(It has been a whole six months since I made a shameless plug for more views. High time I did it again!)
I want you to do me a favor. I want you to tell me the story of Luke Skywalker in the original trilogy. The catch? You cannot mention the name Darth Vader. You cannot describe Darth Vader. You cannot mention any scene that Luke shares with Darth Vader or anything that Luke believes about Darth Vader.
Tough, isn’t it? More than tough. It’s impossible, really. That is not an accident. It’s because Luke Skywalker is the protagonist and Darth Vader is the antagonist. We more popularly think of the protagonist as the hero and the antagonist as the villain. It is the conflict between these two characters that form the shape of the plot as well as the emotional heart of the story.
This is why so many people were so confused and disappointed in The Last Jedi. The general audience failed to identify the protagonist and antagonist of the Sequel Trilogy. Many people felt that the protagonist of the Sequel Trilogy would be Luke Skywalker. This is why they were so upset that Luke dies in episode VIII and the fact that he is so defeated and dejected. But for better or for worse, Luke Skywalker is not the protagonist of the Sequel Trilogy. Rey is the protagonist. (As I said before, Han, Luke, and Leia should never have been in these movies.)
At the same time, fans also failed to identify the main antagonist of the films. Star Wars fans typically like one dimensional villains. This is why Boba Fett and Darth Maul are so popular among fans. Neither Boba Fett nor Darth Maul are characters; they are costumes. The fans who like Boba Fett and Darth Maul do not like the characters; they like the costumes. They also like the fact that the costumes conform to the qualities of “being a badass.” It doesn’t matter that Boba Fett and Darth Maul have no characters whatsoever. To most Star Wars fans, a badass costume = villain.
(If you’re wondering what makes a good villain, I present to you the one, the only, Gul Dukat.)
(Here’s another video that describes why Gul Dukat is an amazing villain.)
This is why so many Star Wars fans struggled with Kylo Ren as the villain. He shows up dressed in a badass costume, but he does not behave like a badass. His anger controlled and projected outward (as Vader’s was) but is erratic and projected inward. He is not a “badass costume.” This confused many of the Star Wars fans, so when they met Snoke, a shadowy gigantic figure with a scarred face, they decided that he must be the antagonist.
The idea that Luke was the protagonist and Snoke was the antagonist drove the online discussion (cough *Collider Video* cough) for two years. This is why there were so many articles and videos about the identity and backstory of Snoke, and what Luke would do in Episode VIII. There was a video on Collider Video Jedi Council that asked “Will Luke Fight Snoke?” This is indicative of the fact that the average Star Wars fans did not understand The Force Awakens on a fundamental level. They did not correctly identify the protagonist and antagonist in the film.
Why is this important? The plot of a story is driven by conflict. In most cases, this conflict stems from the conflict between the protagonist and the antagonist. Remove this conflict from the story, and the story falls apart. It is like removing the spark plugs from a car. The engine dies; the car sits idle.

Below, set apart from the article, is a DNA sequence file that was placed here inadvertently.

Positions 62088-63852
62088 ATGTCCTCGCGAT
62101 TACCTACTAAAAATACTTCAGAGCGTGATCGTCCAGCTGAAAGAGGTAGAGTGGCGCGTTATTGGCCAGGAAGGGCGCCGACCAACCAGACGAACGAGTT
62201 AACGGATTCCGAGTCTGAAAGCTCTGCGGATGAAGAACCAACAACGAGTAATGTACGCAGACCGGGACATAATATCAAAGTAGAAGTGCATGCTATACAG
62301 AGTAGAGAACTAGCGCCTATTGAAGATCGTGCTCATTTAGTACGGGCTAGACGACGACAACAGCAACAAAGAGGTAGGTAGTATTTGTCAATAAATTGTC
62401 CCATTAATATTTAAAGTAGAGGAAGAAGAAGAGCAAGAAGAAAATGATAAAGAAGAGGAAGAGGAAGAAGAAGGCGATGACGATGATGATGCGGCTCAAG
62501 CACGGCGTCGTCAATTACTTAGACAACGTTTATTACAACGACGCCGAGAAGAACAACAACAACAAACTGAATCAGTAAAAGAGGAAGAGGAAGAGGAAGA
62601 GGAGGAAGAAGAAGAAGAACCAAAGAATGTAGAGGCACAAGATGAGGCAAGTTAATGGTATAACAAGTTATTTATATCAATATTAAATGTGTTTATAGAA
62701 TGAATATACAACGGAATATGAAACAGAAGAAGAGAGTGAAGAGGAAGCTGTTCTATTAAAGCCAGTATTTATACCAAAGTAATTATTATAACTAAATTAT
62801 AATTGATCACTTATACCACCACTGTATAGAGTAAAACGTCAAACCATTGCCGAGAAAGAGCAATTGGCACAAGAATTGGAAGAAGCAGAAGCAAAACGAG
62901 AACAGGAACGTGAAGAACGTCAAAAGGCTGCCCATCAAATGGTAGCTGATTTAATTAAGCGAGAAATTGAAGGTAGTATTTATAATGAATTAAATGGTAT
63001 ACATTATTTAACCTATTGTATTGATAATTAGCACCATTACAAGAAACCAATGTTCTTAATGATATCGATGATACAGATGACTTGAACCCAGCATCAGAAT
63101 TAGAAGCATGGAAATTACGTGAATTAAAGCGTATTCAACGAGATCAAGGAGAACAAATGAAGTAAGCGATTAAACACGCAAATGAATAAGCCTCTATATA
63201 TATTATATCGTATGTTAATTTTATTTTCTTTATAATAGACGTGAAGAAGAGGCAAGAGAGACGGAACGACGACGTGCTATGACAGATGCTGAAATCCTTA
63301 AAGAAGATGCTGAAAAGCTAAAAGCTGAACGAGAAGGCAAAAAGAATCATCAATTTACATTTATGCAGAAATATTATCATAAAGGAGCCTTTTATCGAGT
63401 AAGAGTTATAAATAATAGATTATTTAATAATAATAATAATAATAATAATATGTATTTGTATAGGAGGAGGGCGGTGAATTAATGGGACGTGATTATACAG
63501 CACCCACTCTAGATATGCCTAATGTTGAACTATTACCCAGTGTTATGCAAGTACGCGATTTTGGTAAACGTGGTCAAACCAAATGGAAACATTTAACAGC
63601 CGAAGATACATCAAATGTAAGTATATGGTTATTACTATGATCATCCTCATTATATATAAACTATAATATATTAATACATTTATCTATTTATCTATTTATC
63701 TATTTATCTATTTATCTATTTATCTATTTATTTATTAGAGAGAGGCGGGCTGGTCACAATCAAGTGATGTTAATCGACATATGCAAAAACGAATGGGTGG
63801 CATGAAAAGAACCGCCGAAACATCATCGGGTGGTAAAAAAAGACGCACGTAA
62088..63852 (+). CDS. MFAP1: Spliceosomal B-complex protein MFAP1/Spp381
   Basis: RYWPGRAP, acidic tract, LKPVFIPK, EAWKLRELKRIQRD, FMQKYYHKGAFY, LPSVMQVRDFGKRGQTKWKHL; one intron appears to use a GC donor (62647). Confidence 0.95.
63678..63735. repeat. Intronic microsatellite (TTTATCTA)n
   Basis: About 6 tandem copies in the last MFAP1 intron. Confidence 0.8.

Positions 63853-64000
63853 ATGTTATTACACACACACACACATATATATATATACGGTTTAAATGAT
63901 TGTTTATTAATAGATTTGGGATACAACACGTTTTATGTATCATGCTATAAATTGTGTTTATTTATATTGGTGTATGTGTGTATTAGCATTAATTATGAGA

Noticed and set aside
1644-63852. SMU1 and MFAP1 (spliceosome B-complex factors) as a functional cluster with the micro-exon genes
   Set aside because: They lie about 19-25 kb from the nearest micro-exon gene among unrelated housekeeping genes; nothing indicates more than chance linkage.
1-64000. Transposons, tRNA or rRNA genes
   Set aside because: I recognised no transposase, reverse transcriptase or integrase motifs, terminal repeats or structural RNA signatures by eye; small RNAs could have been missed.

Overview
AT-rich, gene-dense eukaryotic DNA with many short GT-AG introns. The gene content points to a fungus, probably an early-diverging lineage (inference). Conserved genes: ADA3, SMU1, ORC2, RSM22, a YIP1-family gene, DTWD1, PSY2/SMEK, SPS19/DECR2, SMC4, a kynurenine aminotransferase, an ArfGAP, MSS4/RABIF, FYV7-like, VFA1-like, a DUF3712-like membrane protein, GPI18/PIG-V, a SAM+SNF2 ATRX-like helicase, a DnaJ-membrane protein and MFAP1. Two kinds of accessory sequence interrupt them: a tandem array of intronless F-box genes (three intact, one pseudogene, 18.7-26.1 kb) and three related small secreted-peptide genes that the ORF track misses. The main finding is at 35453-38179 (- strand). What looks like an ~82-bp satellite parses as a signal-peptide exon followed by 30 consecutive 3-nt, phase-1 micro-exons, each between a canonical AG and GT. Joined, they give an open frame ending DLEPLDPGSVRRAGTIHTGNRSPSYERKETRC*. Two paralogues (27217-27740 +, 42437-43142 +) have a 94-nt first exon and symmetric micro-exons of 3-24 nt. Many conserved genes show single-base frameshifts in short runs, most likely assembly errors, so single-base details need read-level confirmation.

Since it is the conflict between the protagonist and the antagonist that drives the plot, the best way to determine what will happen next in the story is to look at the conflict between the protagonist and the antagonist.
What does this have to do with Reylo?
In the aftermath of The Last Jedi, many, many fans were upset (horrified) at what happened in The Last Jedi. Specifically, they were upset over the death of Luke and Snoke. It wasn’t just disappointment. It sparked a genuine confusion over what the story was and where the series could possibly go from here. To them, killing Snoke and Luke in Episode VIII is the equivalent of killing Janet Leigh in the shower scene in Psycho.
People who were invested in the Reylo ship, were far less confused by The Last Jedi. This makes sense. People who cared about Reylo focused their predictions on the interactions between Rey and Kylo Ren, which means that they focused their predictions on the interactions of the protagonist and the antagonist. This does not mean that they got everything right, or even most things right, but they got far closer than Collider Video’s discussions about Luke fighting Snoke.
To my mind, this is a great reason to kill off both Luke and Snoke. It clears away the clutter, and The Last Jedi was very, very cluttered. (Sorry everyone, but Luke and Snoke were clutter in the films.) It forces the audience to focus even more strongly on the the protagonist and antagonist.
Rian Johnson even states that this was his motivation for killing Snoke. His quotes make it clear that his primary focus on Snoke’s origins on fate revolved around, “What does this mean for Rey and Kylo Ren?” This is the appropriate way for people to think about supporting characters.
I get that a lot of people are disappointed that the protagonist is Rey and that the antagonist is Kylo Ren.
But what fans cannot do, if they wish to make serious predictions for the films, is to add protagonists or antagonists to the film. Instead, they should take a page out of the Reylo playbook. Focus on Rey and Kylo Ren. Where is Rey at the end of The Last Jedi? Who is she? What does she want? Where is Kylo Ren at the end of the story? What does he want? How do his goals conflict with Rey’s and how can he serve as an obstacle to her goals?
These questions will ultimately get Star Wars fans far closer to understanding the sequel trilogy, and predicting its conclusion.